Freshwater Plants & Water
As mentioned on the previous page about still water plants, the method of transpiration as a whole is altered in freshwater plants, due to the abundance of water in their external environment, or in the case of some, uptake of water from a wet environment, but loss of water via their leaves in the open air environment.
An example of transpiration problems for such plants is as follows;
- The plant lives in a marshy environment, where roots uptake water from soaked ground, allowing plenty of water to be up taken and transported up and across the plant.
- The difference in water concentration between the plants' leaves and the open air environment is so great that much of the water absorbed is lost to the external environment, meaning the plant loses water rapidly
- Such a problem is solved by evolutionary adaptations as described in the plant water regulation page. These adaptations essentially address the issue of re-balancing the critical deviations between the water that is absorbed and lost in a plant.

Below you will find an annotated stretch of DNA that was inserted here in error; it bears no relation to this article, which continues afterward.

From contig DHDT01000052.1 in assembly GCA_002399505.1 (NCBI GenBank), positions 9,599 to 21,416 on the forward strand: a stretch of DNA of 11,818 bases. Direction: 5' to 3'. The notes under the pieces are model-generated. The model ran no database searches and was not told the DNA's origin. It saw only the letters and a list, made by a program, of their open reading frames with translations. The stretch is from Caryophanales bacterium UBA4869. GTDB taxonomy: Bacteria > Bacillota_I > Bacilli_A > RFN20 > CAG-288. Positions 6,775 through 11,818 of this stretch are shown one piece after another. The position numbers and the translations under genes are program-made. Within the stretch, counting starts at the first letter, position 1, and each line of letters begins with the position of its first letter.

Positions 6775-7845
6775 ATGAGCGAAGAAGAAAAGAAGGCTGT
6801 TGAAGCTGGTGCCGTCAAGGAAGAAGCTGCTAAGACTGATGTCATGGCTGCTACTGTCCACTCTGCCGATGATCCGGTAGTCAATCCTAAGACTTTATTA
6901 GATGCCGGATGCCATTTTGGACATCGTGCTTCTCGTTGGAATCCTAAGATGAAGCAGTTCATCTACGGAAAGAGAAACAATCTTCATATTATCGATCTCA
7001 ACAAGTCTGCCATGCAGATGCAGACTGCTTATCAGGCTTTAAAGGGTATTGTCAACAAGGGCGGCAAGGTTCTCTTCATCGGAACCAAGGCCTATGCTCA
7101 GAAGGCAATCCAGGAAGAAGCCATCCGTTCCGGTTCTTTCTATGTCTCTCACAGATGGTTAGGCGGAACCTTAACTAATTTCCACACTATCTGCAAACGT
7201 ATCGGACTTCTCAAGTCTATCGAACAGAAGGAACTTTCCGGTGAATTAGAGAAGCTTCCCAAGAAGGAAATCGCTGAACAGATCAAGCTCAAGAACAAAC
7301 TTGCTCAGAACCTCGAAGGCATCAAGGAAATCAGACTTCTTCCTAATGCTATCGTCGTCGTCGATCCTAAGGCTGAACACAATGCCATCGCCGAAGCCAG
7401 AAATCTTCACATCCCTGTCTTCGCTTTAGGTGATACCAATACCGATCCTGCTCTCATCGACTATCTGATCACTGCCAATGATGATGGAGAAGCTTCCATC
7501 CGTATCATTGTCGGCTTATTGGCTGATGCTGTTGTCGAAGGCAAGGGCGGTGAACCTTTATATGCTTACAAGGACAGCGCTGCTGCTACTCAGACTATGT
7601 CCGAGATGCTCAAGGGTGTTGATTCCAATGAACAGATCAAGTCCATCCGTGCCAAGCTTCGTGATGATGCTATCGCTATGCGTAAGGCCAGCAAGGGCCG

Freshwater Plants & Nutrients
On top of the need for plants to maintain a suitable water concentration in plant cells, they also require various nutrients which are found in the nutrient rich soil and the surrounding waters. In addition to the carbon, hydrogen and oxygen required for photosynthesis, plants require a range of macro-elements, notably magnesium (Mg), nitrogen (N), phosphorous (P) and potassium (K). Some of these elements, notably the gases, are readily available in the atmosphere, while carbon dioxide is produced from decomposing organic matter. Other elements are readily available in the soil, with nutrients becoming available from decomposing matter adding to the fertility of the surrounding soil. Oxygen becomes available from the photosynthetic activities of plants, which provide the link between oxygen and carbon dioxide concentrations in the area.
Availability of such elements will affect the productivity of the plants in the freshwater ecosystem, and the combined productivity of the ecosystem as a whole. Evidently, the environmental factors of the freshwater ecosystem has great bearing on how plants survive in the community. The following page introduces flowing water communities, which bring new and dithering factors into the equation for possible species occupying the area.